At Dexter & Co., jewelry, charms, watch repair and original sterling silver pieces created by owner Thomas Dexter can be found. Dexter has a signature "wave" bracelet line that also includes earrings and rings.

If a visitor is searching for a treat, the place to stop is the charming Mystic Sweets and Ice Cream Shoppe, close to the drawbridge. Inside, cherubs float on the celestial colored walls and customers can indulge in handmade treats - from Belgian chocolates to fresh ice cream, sorbets and smoothies. Fun boxes of candy line the wall, such as wax lips, Pez, hot balls and candy buttons.

Simply put, said owner Rita Lara, if it's not sweet, it isn't in the shop. People can also outfit themselves like a princess or at least someone rubbing elbows with royalty by visiting Peppergrass & Tulip, temporarily moved from its location on 30 West Main St. Fascinators, those whimsical head pieces that came to attention at the royal wedding of Kate Middleton to Prince William can be found there. These dashing head pieces are so popular that the store owner, Mary Ellen Grills, said sometimes she re-orders every week.

An outfit to match can also be found at the store, which has a focus on vintage-inspired clothing, jewelry, décor, and gift items.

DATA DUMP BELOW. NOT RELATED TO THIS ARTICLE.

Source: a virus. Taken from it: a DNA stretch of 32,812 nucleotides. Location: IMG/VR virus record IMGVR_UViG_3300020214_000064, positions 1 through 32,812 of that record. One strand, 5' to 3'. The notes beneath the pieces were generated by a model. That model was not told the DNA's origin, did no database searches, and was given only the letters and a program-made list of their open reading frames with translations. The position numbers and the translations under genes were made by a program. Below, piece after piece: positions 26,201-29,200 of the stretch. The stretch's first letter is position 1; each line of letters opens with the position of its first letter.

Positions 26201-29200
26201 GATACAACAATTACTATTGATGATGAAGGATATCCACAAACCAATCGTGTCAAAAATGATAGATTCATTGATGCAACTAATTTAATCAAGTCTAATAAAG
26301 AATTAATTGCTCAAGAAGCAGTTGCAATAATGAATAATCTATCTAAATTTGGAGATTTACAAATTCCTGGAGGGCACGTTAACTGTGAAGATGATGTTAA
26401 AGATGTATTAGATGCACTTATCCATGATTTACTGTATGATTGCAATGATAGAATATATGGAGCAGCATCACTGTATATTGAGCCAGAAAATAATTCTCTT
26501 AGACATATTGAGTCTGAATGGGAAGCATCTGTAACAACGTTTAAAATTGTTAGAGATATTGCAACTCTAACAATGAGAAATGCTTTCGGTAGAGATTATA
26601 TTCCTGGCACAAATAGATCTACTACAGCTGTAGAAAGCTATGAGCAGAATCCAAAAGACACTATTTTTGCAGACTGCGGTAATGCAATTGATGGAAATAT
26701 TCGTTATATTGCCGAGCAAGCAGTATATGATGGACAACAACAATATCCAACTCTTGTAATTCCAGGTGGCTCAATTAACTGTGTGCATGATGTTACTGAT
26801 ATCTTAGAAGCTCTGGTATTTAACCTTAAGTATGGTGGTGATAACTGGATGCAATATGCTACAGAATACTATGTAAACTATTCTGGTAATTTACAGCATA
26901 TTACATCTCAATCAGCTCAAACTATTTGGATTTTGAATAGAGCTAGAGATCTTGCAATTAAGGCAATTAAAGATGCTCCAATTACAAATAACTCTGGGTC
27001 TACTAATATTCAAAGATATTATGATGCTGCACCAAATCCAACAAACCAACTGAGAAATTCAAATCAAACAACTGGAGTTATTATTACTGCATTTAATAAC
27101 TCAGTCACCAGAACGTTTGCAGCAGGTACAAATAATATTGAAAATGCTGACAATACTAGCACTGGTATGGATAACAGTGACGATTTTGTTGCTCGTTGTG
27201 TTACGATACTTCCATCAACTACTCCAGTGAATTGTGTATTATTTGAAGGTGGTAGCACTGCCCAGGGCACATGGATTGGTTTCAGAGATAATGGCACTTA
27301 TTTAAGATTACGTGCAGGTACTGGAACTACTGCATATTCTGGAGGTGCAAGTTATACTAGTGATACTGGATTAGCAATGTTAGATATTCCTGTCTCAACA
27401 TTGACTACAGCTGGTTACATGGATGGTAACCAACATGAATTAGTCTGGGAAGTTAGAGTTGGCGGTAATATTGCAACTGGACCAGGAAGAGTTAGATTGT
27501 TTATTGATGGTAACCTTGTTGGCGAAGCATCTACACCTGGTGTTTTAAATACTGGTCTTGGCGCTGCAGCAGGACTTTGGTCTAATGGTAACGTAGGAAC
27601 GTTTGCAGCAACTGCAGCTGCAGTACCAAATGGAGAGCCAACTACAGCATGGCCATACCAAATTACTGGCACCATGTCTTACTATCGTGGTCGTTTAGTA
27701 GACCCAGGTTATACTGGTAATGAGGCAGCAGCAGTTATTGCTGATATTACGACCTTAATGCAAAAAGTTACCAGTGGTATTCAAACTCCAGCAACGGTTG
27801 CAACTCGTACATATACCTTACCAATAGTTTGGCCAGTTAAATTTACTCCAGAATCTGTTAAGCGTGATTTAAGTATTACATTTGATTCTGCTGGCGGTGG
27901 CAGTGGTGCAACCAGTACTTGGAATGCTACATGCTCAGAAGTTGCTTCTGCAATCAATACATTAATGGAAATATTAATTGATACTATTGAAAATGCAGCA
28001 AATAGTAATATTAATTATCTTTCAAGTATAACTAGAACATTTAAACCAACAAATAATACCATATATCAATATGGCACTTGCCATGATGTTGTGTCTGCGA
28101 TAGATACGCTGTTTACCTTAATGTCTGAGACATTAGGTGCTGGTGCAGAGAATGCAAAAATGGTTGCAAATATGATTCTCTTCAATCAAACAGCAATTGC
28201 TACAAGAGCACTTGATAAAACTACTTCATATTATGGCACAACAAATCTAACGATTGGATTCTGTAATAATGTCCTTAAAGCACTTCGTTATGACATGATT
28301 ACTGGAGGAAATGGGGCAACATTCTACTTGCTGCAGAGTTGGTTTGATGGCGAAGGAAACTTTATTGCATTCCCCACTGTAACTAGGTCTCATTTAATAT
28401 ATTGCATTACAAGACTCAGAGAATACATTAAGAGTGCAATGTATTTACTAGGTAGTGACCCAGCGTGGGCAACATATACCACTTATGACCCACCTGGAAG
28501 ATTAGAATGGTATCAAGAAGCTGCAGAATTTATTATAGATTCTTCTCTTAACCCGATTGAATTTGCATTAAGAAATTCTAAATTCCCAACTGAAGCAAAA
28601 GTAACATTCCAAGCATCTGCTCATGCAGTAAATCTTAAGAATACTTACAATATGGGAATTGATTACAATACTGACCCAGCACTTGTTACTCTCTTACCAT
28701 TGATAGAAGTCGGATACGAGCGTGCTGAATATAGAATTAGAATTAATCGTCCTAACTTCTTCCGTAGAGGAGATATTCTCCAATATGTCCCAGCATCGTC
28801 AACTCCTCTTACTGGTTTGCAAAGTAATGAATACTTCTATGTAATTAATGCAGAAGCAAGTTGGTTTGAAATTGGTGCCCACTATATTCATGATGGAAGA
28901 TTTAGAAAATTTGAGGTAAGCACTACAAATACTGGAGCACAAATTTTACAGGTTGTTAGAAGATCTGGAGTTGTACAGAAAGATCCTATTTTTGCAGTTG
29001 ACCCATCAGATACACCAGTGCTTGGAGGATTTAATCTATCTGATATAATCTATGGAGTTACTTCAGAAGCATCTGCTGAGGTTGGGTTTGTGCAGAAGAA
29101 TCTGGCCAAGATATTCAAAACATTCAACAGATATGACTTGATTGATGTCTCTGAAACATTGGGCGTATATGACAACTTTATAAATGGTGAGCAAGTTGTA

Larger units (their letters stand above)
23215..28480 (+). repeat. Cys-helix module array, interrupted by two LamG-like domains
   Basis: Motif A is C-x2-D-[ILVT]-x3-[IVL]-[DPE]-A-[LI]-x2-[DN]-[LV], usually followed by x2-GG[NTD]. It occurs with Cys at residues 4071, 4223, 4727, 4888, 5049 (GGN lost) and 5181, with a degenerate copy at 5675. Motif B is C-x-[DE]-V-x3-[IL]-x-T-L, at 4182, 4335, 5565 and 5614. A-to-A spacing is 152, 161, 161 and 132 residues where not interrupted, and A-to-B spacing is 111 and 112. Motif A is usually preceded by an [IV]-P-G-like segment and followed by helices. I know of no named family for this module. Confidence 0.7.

One can lose track of time poring over the unique shops of West Main Street, so the visit is a leisure activity, one that always will be aided by a rest in the Mystic River Park, which is across the drawbridge. There, one can soak in the serene river views, sit on park benches, and see the various ships go by. Public restrooms are situated there, as well.

The streets are now a bit wider thanks to the nearly complete streetscape project that includes new sidewalks, repaved road, new streetlights and granite entranceways into the businesses. Some finishing work was being completed last week.

While merchants are generally pleased the project is behind them, West Main Street still is home to what is termed the "infamous green wall" which has been erected to hide the devastation left behind by a fire that burned down the historic Central Hall 12 years ago.

Central Hall was built in 1863 and was once the largest and most elegant building in town, according to the Mystic River Historical Society. The first floor housed shops, the second offices and apartments, and the third was divided into two halls where roller skating, lectures and social meetings took place. It has caught fire multiple times, one particularly bad one being in 1910. But the fire in 2000 destroyed the building completely.

Aside from this green wall, where this once proud building seemed to hover above the river, West Main Street in Mystic looks much like it did in 1900.

West Main Street has preserved a period of time by the integrity of its architecture, while merchants have capitalized on it by offering the unusual to discerning customers. Add surrounding attractions like the Seaport, and the picturesque Union Baptist Church serving as an iconic symbol of early New England, and the stretch of West Main Street is irresistible.